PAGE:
German prosecutors have commenced an investigation of Martin Winterkorn, the former CEO of Volkswagen, who resigned after reports that the company cheated on diesel emission tests in the United States. Since Winterkorn’s resignation, VW has been hit with dozens of class action lawsuits in the U.S. VW is alleged to have misled consumers by promoting “clean diesel” cars that actually emit up to 40 times the amount of acceptable limit of harmful emissions. In comparison to standard gasoline engines, diesel engines use less fuel and emit less carbon, but they also emit substantially greater amounts of nitrous oxides, which are known to impair health. VW’s crisis was triggered last week, when the U.S. Environmental Protection Agency alleged that the company employed sophisticated software that allowed vehicles to detect emissions testing and conceal nitrous oxide emissions to pass tests. Analysts have estimated that VW’s vehicles have emitted more than 40,000 tons of toxic gas in the U.S. per year, far exceeding the approximately 1,000 tons allowed by EPA standards. In the United States alone some 500,000 diesel vehicles contain such “defeat devices.” The company’s shares have fallen more than 35 percent since the scandal has emerged and it has set aside more than $7 billion to address claims.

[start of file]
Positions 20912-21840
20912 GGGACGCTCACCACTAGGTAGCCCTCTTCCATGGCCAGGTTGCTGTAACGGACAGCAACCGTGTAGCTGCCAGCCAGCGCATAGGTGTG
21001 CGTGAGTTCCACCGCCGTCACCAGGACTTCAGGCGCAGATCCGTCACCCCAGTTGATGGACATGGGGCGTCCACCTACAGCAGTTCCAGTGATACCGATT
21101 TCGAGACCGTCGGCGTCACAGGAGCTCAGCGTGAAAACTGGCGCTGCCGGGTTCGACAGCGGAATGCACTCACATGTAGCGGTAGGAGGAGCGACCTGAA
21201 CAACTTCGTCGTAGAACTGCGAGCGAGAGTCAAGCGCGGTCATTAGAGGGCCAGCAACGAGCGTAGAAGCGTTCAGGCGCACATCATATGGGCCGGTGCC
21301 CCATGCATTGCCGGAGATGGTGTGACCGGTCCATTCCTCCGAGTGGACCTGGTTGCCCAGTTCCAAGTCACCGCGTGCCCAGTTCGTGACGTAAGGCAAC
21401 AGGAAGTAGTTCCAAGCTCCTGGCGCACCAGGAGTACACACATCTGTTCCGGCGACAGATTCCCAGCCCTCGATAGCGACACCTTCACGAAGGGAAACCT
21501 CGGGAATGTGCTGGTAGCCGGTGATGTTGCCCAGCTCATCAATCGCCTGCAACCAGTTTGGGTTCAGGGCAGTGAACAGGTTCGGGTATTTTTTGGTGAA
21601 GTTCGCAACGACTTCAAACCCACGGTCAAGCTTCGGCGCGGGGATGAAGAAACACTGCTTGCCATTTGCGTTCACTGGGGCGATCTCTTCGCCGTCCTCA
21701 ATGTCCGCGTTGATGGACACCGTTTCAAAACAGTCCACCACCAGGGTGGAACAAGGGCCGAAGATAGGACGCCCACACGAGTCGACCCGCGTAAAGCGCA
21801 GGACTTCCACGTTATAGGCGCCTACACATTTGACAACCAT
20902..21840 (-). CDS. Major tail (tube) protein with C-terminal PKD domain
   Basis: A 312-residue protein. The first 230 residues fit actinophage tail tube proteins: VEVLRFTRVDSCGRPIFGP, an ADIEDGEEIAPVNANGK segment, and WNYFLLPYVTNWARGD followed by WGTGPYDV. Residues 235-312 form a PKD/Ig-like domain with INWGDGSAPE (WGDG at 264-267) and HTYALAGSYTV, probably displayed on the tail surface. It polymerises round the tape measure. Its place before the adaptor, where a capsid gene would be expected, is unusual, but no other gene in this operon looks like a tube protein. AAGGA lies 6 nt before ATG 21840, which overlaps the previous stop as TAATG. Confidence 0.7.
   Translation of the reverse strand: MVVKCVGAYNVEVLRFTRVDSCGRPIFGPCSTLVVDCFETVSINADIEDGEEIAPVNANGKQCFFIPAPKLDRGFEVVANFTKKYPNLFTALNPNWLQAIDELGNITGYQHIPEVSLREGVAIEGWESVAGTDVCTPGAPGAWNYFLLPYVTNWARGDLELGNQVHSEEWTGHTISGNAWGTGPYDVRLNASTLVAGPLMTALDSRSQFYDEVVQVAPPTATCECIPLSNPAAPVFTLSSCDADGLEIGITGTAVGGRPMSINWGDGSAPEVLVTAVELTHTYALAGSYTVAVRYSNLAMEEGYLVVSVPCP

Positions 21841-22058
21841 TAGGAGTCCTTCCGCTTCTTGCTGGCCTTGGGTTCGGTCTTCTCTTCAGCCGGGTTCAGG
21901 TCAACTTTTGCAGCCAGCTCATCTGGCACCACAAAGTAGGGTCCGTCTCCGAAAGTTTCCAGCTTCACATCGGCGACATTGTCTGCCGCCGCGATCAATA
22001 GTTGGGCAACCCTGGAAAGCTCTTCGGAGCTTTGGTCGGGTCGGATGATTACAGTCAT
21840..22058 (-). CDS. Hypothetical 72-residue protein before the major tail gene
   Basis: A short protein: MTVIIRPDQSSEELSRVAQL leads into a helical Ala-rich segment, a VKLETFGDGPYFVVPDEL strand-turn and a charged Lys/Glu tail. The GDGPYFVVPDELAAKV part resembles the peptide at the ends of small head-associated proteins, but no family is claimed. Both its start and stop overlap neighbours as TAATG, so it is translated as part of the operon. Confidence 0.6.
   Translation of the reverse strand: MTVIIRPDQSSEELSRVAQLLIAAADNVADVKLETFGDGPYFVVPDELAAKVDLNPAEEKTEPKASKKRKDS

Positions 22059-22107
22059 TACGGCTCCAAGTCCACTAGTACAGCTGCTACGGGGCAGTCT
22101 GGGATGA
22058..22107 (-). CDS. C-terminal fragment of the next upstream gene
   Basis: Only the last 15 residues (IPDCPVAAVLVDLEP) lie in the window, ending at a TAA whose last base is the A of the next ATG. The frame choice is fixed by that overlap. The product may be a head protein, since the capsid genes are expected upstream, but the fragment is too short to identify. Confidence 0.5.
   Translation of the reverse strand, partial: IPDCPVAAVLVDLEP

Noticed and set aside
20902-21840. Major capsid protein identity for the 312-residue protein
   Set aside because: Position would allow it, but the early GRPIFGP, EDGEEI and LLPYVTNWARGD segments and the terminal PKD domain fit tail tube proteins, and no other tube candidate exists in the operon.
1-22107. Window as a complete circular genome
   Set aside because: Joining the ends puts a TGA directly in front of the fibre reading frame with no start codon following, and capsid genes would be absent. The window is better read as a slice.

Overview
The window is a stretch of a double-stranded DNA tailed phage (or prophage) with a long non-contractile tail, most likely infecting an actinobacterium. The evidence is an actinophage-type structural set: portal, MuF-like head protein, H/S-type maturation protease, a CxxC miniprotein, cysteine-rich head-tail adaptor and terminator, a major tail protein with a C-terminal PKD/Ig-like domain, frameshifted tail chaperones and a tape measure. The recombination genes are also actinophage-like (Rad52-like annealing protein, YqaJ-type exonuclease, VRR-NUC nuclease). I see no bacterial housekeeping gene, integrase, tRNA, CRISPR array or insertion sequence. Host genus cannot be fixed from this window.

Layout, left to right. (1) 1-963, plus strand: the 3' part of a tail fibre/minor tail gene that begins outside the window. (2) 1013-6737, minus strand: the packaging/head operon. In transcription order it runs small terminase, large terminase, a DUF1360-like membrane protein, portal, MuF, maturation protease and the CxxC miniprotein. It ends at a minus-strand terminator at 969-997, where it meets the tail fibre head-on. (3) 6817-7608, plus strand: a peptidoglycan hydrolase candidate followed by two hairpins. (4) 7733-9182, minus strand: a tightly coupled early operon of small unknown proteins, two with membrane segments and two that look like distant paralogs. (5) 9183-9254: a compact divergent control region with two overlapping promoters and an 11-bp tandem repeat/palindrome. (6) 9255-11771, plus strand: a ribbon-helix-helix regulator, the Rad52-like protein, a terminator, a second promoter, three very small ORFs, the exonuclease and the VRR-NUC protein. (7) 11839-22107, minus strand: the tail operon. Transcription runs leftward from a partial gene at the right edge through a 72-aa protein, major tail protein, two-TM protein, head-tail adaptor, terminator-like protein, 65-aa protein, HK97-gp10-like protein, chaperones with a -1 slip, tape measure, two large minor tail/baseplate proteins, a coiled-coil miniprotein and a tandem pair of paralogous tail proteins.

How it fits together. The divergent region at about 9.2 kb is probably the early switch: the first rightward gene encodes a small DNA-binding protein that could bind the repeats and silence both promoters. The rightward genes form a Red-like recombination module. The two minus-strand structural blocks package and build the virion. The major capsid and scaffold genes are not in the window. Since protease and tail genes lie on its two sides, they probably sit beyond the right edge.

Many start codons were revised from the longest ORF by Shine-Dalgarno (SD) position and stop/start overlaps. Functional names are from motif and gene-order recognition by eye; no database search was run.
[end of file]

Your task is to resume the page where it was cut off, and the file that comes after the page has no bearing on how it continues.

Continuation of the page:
Read about the engineering behind VW’s software here.